Before you bring a new pet home
Think of shelter staff or rescue volunteers as experts in the animals they are placing. Consider what kind of a pet you are looking for and ask for recommendations. Gentle, friendly, good with kids? Active, playful, and young? Older and more laid back? Staff and volunteers will be able to point you in the right direction.
Look beyond puppies. Puppies are adorable and fun, and need lots of exercise and attention. Puppies also often go through a “nippy” stage as they are teething, which may not work well with children under three. Older dogs can be calmer and more patient with young children, and are worth a look.
Make sure that the animal you are adopting meets all your family members. While holding your baby or toddler, give the animal (let’s say a dog) a chance to see/sniff your baby or toddler. How does the dog respond? Do they seem nervous or frightened? Or laid back and go-with-the-flow?
Preparing for bringing your pet home
Create safe spaces in your home, one for your child and one for your pet. Gate off child-only areas so your baby or toddler can crawl, pull up, run, and play without bothering your pet. And create a place (a crate or bed) that gives your pet somewhere to go when they need a break.
Plan to supervise your child once your pet arrives. Young children can never be left alone with a new pet.
Learn about the way that dogs communicate. One of the top reasons a dog is returned to the shelter or rescue is for growling at a child. But growling is how a dog says, “I don’t like what you are doing.” This is why supervision—and stepping in to help your toddler learn your dog’s limits, and your dog to learn appropriate family behavior—is so important. (This chart can give you some quick info about dog body language.)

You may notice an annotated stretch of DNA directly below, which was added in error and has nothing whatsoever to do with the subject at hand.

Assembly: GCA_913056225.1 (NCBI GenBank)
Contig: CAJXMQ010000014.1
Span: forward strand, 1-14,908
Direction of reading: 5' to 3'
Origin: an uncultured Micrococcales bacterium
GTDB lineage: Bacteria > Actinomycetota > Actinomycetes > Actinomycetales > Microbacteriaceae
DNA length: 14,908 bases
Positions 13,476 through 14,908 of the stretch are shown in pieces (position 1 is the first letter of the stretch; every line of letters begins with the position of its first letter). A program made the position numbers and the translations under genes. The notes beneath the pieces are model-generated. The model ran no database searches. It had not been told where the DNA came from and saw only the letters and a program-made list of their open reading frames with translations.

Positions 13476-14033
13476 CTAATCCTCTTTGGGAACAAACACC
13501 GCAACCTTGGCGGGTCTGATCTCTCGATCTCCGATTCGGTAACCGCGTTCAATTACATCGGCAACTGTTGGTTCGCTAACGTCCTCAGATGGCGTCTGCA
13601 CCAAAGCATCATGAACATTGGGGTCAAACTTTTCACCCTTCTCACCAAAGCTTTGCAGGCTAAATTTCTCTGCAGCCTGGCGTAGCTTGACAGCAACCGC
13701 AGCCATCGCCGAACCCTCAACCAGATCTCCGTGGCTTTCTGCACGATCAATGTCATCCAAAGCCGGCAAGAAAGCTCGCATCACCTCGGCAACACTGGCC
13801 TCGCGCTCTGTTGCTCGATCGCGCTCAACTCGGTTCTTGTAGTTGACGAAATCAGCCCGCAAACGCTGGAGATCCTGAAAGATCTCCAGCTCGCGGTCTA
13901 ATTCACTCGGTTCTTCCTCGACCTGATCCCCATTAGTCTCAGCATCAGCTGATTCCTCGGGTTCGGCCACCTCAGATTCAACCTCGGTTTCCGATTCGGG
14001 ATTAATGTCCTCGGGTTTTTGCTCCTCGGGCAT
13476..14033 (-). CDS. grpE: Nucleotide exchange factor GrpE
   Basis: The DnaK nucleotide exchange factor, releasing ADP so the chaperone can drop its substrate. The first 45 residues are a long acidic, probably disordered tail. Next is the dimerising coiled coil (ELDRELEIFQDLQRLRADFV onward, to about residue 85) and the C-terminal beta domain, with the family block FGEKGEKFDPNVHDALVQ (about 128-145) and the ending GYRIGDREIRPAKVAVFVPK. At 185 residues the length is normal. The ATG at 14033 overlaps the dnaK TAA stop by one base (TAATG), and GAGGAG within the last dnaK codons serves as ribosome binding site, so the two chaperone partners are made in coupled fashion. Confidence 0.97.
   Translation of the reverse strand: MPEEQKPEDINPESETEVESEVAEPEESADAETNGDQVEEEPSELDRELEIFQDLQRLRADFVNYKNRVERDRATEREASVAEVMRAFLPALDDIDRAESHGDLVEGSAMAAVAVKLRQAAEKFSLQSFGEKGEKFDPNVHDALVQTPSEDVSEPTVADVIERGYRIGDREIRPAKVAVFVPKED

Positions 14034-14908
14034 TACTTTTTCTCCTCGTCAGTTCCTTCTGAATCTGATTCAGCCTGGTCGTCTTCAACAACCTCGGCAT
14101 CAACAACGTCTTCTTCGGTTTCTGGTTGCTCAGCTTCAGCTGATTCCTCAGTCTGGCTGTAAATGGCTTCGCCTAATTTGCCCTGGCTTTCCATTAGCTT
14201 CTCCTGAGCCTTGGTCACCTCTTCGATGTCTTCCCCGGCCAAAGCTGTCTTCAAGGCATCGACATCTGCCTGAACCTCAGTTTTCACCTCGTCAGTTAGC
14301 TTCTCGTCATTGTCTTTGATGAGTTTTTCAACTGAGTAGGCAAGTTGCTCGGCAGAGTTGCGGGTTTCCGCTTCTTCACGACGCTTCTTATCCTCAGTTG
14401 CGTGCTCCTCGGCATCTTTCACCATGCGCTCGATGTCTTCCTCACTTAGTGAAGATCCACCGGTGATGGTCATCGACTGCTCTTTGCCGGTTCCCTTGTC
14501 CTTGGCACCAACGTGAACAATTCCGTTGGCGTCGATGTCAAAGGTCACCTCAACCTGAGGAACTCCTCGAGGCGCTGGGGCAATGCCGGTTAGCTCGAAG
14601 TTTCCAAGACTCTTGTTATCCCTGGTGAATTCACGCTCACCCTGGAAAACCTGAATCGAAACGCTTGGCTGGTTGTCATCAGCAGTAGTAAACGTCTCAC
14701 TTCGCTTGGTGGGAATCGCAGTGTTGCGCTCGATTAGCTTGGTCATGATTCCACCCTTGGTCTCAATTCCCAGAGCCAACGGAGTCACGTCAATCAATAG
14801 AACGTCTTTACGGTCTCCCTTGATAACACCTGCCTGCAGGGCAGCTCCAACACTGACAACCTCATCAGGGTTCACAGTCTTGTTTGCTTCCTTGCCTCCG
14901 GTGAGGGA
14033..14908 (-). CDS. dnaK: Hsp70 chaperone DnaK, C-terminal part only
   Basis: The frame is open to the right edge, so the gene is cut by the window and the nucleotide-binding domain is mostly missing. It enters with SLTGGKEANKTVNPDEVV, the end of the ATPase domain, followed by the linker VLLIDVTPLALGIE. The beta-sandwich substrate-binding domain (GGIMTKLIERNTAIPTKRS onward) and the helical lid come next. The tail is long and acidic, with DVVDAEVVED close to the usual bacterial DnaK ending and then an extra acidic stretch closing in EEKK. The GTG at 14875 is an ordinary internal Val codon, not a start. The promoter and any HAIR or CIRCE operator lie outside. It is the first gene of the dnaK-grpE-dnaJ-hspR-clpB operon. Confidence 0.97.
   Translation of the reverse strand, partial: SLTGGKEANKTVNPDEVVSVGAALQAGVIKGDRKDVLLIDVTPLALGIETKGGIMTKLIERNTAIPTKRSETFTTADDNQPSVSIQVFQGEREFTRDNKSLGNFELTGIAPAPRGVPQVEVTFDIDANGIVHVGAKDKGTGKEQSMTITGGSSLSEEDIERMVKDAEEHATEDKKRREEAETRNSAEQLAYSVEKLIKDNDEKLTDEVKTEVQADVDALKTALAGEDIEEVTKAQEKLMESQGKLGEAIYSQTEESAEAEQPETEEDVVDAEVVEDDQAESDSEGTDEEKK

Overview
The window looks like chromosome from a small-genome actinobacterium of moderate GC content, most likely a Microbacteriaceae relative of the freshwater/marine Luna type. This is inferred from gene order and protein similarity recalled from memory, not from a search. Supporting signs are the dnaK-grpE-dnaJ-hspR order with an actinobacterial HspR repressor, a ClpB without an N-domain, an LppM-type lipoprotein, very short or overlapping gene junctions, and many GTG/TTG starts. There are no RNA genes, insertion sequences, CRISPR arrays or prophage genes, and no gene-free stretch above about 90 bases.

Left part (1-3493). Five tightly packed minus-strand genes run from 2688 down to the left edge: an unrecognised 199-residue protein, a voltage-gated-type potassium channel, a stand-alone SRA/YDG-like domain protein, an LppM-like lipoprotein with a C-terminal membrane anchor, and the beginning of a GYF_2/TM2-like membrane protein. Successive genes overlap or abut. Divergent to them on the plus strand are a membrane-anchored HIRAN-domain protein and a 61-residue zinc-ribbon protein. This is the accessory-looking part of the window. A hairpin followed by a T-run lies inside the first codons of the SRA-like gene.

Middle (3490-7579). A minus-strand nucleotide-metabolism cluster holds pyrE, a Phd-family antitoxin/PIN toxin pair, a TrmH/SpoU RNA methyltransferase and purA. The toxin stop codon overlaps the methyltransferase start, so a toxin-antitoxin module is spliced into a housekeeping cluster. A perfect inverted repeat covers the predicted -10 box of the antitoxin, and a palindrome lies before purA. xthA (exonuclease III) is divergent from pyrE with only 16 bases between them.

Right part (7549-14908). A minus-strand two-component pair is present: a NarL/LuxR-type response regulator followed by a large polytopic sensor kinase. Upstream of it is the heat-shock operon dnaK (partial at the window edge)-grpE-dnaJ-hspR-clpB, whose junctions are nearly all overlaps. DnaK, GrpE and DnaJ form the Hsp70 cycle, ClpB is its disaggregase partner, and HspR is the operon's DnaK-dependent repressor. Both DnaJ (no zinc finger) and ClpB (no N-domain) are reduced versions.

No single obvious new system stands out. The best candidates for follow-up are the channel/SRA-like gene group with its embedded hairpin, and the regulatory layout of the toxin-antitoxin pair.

Prepare your child for having a pet. Starting with toddlers, share stories about caring for animals. Talk about how to treat animals, like no teasing or pulling tails. Show how to gently touch a pet. Teach your child to avoid touching the pet’s eyes or other sensitive areas (like paws or tails). Use a stuffed animal to help your toddler learn where and how they can pet your dog/cat.
Remember that toddlers can often recite the “pet rules” (like not pulling the cat’s tail). But their brains aren’t wired for self-control yet, and they may not be able to stop themselves in the moment. To keep everyone safe, make sure your child and pet are never alone together.
Making your pet part of the family
During feeding time, make sure your child does not touch the pet’s food or water bowl.
Leashes are for grown-ups only. Even if you have a small dog, it’s a safety risk—to both child and pet—to let toddlers hold the leash.
Work with a trainer to help your dog understand “good manners” in your home. With a young child, this might mean training a dog not to jump or mouth during play.
Hugs are just for humans. Most dogs dislike hugs, so teach your toddler other ways to show affection for your pet.
Keep your child’s toys in a place your pet cannot reach. A favorite stuffed animal looks exactly like a stuffed chew toy. (I’ve been there after a pet has destroyed a child’s favorite cuddly. Bedtime that night is not pretty.) Chewing up a child’s toy is a health risk to your pet, too.
Make your pet part of everyday routines. Dogs, in particular, often thrive when they are part of a family. Hang out together, enjoy one another, and give lots of love to both baby and fur-baby.
The connection between a child and their pet is a special one they’ll take with them throughout their lives. The right pet, brought into your household at a time that’s right for everyone, can add extra joy and special memories to family life.
*Special thanks to the experts at the Partnership for Animal Welfare for reviewing this resource. PAW is a non-profit group of volunteers that facilitates the rescue and adoption of homeless animals, mainly dogs and cats, and places them in loving and stable homes.